One can see from the above relations that, for a specific constant value of Z being the length of the SHG crystal used in the described device, the data signal carried by the second harmonic signal can be considered as a replica of the original data signal, since the power P2 of the obtained data signal is proportional to the squared power of the original data signal.

In a specific embodiment, the proposed data detector is connectable to a communication line (via an optical connector) and further comprises:

an input collimation lens for introducing the incoming combined optical signal into the SHG device (comprising an SHG crystal);

a filter (such as a short pass color filter) for passing there-through only the second harmonic optical signal, thereby separating it from the partially remaining fundamental harmonic optical signal and thus obtaining the generated second harmonic optical signal from the SHG device;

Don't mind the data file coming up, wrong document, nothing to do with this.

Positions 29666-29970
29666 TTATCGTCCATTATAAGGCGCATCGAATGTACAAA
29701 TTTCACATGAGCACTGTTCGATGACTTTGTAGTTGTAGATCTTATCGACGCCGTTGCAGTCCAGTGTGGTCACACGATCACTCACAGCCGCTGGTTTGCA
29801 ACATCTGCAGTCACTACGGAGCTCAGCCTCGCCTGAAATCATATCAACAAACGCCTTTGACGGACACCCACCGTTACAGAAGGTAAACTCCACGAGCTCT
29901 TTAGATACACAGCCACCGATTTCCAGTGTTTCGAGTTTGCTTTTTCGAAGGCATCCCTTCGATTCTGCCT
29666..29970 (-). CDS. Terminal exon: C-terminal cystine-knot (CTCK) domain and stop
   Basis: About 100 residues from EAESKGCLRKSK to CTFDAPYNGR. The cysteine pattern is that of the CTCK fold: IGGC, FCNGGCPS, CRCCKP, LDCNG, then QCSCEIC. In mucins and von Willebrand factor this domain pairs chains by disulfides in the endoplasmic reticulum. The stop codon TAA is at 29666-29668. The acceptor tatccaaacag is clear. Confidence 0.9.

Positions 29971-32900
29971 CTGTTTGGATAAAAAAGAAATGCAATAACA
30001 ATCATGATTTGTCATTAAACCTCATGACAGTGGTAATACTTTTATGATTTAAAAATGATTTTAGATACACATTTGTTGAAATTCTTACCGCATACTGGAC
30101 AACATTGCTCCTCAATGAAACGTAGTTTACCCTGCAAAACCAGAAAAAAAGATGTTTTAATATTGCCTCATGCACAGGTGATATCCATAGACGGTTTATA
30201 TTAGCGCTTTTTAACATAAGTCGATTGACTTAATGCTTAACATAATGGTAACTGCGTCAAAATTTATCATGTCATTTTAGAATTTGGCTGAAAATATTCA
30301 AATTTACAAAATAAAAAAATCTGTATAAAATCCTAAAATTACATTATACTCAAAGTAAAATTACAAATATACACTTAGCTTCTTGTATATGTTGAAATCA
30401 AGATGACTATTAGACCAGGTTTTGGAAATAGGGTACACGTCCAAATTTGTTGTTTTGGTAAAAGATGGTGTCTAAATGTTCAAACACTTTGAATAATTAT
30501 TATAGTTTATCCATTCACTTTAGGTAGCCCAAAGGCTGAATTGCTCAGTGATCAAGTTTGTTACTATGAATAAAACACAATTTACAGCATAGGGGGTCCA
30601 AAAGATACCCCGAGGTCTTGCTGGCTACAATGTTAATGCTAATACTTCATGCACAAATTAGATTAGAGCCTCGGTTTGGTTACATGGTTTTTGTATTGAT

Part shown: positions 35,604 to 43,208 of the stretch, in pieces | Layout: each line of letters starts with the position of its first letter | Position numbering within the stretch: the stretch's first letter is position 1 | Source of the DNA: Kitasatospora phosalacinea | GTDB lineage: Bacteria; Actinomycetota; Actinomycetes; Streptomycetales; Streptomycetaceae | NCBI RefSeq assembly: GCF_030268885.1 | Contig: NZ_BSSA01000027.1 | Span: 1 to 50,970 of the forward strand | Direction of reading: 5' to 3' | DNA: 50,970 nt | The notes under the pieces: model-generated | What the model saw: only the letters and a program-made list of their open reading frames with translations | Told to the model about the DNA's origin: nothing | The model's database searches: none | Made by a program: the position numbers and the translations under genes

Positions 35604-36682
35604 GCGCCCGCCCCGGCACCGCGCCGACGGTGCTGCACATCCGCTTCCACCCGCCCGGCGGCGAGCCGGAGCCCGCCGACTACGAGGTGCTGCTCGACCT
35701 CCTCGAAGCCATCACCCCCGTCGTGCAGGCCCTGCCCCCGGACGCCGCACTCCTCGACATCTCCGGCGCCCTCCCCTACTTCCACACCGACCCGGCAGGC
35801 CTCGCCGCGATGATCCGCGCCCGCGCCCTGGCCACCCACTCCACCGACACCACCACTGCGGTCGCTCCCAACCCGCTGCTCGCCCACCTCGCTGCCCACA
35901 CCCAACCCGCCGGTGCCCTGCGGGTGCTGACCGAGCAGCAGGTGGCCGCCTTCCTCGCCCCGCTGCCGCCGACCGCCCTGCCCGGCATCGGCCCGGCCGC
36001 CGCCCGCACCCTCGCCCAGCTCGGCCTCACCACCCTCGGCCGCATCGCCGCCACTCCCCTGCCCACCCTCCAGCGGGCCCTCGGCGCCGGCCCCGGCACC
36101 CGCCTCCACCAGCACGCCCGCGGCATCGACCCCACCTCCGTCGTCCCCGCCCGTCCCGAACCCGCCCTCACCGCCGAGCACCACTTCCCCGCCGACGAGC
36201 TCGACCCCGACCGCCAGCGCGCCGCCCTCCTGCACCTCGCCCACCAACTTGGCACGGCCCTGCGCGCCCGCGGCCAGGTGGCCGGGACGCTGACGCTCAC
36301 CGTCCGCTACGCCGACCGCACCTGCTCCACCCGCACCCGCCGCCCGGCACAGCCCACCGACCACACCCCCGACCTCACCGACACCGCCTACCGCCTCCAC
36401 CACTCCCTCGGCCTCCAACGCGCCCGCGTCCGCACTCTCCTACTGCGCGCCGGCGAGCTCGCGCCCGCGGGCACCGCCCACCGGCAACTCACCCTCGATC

a collimation lens for introducing the generated second harmonic optical signal to an optical fiber;

a photo diode connected to the optical fiber, for converting the generated second harmonic optical signal into an electrical signal.

Preferably, the proposed optical data detector forms part of an optical data receiver. Alternatively, the detector may be part of a data monitor placed in a middle portion of an optical line and intended for monitoring data signals without affecting the traffic. The optical receiver/monitor may then comprise additional means for extracting the data signal from the converted electrical signal.

The proposed technique saves considerable investments for improving OSNR in the communication line (especially considerable when high bit rate data is transmitted), because the proposed technique is “passive” (uses passive elements) and bit rate independent.